The view from the top of the tram was pretty great, even with the clouds rolling in. The storm blocked our view of the big volcanoes behind the city (one of the main reasons people go up there), but there were still interesting things to see and do at the top. We wandered around a bit to see it all. This is a very touristy place. Almost all of the tourists seem to be from South America, but we did run into some of the first white people we have seen in Ecuador. We waited our turn to swing on the giant swing set overlooking the city. It’s pretty fun to swing at 13,000 feet. From there we wandered a little ways up along the trail that goes to the summit until we came to a little restaurant shack on the side of the mountain.

Hail of a Good Time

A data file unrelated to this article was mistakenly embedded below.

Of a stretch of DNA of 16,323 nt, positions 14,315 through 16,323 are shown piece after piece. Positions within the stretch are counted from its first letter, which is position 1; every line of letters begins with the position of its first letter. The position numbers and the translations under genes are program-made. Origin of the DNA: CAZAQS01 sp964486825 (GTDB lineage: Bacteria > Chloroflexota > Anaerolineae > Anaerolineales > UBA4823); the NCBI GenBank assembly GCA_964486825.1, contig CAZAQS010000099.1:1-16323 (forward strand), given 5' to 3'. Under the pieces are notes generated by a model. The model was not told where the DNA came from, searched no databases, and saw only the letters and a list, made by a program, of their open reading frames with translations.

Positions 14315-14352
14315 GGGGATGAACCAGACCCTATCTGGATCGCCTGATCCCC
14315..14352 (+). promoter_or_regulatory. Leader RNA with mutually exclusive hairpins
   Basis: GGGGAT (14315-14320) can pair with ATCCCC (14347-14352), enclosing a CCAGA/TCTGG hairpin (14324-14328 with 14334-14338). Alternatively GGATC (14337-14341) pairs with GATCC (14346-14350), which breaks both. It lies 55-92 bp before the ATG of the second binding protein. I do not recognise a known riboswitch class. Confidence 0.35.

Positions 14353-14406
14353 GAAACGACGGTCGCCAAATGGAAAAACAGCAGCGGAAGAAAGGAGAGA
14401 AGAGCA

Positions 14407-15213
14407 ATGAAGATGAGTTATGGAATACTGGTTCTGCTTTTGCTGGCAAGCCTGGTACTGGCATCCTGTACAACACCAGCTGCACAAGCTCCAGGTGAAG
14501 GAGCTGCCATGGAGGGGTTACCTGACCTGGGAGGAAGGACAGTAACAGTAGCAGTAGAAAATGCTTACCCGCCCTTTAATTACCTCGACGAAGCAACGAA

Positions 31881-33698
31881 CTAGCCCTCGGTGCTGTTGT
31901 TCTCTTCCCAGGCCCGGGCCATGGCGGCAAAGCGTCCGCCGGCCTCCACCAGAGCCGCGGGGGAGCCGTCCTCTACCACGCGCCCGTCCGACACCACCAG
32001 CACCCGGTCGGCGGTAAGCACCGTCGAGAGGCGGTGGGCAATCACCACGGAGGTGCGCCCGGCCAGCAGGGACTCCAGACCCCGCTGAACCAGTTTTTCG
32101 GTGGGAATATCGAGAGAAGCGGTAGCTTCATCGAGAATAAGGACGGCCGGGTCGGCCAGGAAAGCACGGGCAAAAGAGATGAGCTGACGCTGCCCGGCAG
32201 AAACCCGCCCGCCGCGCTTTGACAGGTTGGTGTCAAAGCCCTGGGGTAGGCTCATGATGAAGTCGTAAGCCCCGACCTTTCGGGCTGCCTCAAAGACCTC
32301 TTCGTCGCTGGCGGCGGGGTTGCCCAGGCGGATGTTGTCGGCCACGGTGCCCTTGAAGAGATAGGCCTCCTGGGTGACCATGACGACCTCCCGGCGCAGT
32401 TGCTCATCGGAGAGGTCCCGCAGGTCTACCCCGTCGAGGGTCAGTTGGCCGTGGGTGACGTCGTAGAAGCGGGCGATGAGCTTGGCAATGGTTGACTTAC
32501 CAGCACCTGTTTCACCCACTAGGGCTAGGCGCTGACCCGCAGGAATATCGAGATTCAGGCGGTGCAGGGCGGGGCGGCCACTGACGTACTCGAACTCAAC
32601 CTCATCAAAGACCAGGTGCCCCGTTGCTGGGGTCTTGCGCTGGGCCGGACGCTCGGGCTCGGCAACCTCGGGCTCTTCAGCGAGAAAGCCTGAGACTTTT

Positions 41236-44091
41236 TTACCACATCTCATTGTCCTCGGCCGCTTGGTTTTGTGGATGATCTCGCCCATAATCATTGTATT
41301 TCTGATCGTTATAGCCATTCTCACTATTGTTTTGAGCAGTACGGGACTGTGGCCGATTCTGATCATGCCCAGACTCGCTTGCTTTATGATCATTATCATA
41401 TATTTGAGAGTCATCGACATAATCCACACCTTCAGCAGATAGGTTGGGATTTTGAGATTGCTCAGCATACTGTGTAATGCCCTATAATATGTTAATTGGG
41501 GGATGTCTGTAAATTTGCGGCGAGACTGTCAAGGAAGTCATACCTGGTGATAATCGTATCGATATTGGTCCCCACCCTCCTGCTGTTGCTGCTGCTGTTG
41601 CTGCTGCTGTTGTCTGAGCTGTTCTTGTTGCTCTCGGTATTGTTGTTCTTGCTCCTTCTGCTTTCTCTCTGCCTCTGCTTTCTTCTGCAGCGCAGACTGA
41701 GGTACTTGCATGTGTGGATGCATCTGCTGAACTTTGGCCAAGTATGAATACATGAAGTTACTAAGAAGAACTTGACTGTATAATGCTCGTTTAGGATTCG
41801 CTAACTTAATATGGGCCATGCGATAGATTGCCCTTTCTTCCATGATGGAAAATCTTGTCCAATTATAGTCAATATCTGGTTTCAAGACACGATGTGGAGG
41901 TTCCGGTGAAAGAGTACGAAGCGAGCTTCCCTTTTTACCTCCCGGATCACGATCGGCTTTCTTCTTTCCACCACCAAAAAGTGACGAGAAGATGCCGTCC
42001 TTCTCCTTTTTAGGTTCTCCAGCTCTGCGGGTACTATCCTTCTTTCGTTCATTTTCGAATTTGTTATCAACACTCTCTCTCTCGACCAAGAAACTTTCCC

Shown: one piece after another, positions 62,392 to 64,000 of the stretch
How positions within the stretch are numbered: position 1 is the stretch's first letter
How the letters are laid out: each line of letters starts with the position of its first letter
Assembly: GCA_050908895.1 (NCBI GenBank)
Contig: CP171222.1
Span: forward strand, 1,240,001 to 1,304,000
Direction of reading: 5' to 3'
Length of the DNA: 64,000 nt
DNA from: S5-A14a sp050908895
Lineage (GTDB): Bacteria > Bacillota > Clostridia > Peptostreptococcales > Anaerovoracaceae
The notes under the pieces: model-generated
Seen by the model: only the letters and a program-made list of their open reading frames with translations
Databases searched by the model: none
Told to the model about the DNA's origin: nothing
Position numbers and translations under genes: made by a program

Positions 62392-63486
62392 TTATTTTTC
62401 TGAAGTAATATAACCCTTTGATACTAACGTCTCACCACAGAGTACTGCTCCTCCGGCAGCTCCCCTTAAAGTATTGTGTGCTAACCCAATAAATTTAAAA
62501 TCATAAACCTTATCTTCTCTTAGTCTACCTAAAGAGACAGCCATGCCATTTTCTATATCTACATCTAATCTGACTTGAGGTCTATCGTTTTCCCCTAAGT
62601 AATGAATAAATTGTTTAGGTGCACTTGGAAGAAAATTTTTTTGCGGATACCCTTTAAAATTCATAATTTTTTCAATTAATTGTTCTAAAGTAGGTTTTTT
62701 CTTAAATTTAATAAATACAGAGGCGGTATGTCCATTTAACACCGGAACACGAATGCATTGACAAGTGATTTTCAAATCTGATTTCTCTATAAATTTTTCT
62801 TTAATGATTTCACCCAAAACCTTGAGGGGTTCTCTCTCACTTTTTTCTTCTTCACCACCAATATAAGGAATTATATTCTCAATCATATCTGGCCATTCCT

I’m not sure we would have gone in except for the fact that it was starting to rain pretty hard. So we ducked under the corrugated steel roof and ordered some plantain chips. We had the place to ourselves and we expected the rain to pass pretty quickly. We were so wrong. Almost as soon as we sat down the rain turned to hail. Lots of hail. And it just kept coming. It must have hailed for 30 minutes or more. The people who had ventured up the big mountain were not happy. The trail was slick mud and they were getting pelted with hail as they tried to stay standing while hurrying back down and into the shack with us. The llamas outside the shack were basically frozen in place. I’m sure they have seen some interesting weather before, but they sure didn’t seem to like the hail. The hail just kept coming. Soon the shack was packed and basically standing room only. We had one of the few tables and felt like we should continue ordering drinks and food so we wouldn’t feel bad hogging the table. We got some good stuff, too. I think we had some hot naranjilla drinks, some platanos fritos with cheese (interesting and quite good), some soup. I don’t remember because we ordered three or four times, and let’s be honest, I was much more interested in watching all the hail. It just kept pounding. There were several inches of hail by the time it slowed down enough that we decided to leave. I was really glad I had worn my new Terrex hiking shoes (to make cobblestone streets a little softer). They were really nice while trying to get back to the tram through the rivers of ice and mud at 13,000 feet.